I don't know about any of you, but I could survive off of bread. Luckily we do not keep much bread in our house, nor do I make it often, but when I do, it is a good day. I have had my eye on these muffins from 101 Cookbooks for some time now. I am a huge fan of Jiffy cornbread, but these are fortunately nothing like it. These muffins are hearty, dense, and wheat-y. They made me feel like I should be wrapped in a blanket, sitting on the porch of a cabin, eating potato soup. Thats how good they were.
Needless to say, they do need honey and butter to give it that traditional cornbread feel, but they do not have the same dessert, cake-like taste of the Jiffy mix; and that is exactly what I loved about them. I will admit that yes, doing absolutely no sweets until September 26 (woo its coming up!!) is very difficult, but I am very pleased with how it has opened up my horizon to make new things. If I had the choice to have made a dessert over muffins, well of course I would have jumped at the opportunity, but I would have never found this incredible recipe!
Next week we are headed to Newport Beach, CA and I couldn't be more excited! Seven days off of work? Unheard of!! Seven days to spend with my husband uninterrupted by life? Even more unheard of!!!! It is going to be a great week spending time together and with our family!
**This is one of those posts that you will want to read all the way through before beginning. There are two times where you have to let the dough rise and hour or so**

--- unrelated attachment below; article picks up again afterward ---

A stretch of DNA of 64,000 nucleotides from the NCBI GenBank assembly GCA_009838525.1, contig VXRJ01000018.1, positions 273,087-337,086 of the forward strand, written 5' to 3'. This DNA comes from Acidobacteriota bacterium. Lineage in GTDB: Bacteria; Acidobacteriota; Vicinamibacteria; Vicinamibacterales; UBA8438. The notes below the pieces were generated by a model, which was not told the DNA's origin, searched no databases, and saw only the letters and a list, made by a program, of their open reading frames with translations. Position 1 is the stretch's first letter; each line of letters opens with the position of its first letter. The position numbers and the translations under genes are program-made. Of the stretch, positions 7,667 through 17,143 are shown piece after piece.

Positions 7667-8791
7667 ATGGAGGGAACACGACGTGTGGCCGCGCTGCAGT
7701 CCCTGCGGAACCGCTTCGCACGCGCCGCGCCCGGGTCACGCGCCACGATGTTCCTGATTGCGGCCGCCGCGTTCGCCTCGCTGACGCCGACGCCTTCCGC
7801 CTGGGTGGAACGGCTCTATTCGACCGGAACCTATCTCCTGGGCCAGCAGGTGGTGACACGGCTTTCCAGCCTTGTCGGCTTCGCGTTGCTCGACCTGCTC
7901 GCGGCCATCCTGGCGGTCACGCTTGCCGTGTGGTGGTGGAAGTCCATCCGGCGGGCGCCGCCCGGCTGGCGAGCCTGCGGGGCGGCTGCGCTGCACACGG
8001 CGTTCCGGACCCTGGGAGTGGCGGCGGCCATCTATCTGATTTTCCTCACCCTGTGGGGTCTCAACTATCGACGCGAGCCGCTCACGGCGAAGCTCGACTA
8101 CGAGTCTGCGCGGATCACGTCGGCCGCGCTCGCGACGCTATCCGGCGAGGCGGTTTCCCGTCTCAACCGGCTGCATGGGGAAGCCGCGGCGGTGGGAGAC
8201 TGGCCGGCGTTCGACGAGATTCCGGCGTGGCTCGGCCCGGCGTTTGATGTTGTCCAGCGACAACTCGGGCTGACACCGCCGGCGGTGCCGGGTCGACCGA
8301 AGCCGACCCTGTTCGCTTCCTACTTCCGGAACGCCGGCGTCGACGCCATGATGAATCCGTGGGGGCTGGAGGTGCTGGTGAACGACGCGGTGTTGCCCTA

Whole Wheat Cornbread Muffins
yields 9 muffins or 1 loaf
for the muffins:
2 cups white whole wheat flour
3/4 cups cornmeal
3/4 teaspoon sea salt
1/2 package active dry yeast
1/2 cup warm water
1/8 cup olive oil
1 1/2 tablespoons honey
2 eggs, whisked and at room temperature
1 cup fresh or frozen corn, if frozen defrosted to room temperature
cornmeal and olive oil for preparing muffin tins.
Prepare your pans by rubbing them with olive oil, dust with cornmeal, tap our any extra. Set aside
In a medium bowl whisk together the flour, cornmeal and salt. Set aside
In the bowl of a stand mixer fitted with the dough hook attachment, dissolve the yeast in warm water. Let sit 3 minutes. Add about 2/3 of the flour/cornmeal mixture. Barely mix together. Then add the olive oil, honey, a little over one egg, corn, and begin to mix at low speed. As the dough starts to come together, begin adding little bits of the flour mixture at a time, letting it incorporate along the way. You may not need to add all of the flour mixture. Keep adding until the dough is tacky and clears the sides of the bowl, but sticks to the bottom. If it is too wet, add a little more flour, if it is too dry, add a teaspoon of water at a time until you achieve the consistency your looking for.
Turn up the speed to medium, and mix for about three minutes. Turn the dough onto a floured countertop, and knead a few times. Gather dough into ball and rub with a nit of olive oil. Place in a large, greased (olive oil) bowl, cover with plastic wrap or kitchen towel, and let rise in a warm place until doubled, about an hour.
Once the dough has doubled, turn it onto the countertop. To make the muffins, cut the dough into thirds. Pat each third into a square shape and cut into three pieces- you will end up with nine equal size pieces. Without over-handling, shape each piece of dough into a ball and place in the muffin tins. Let the rolls rise in a warm spot until roughly doubled - about another hour.
Preheat the oven to 375º F. Just before baking, brush the dough with the remaining egg and sprinkle cornmeal on top. Bake for 18-20 minutes on the middle rack, or until rolls are golden. Remove and let cool on rack.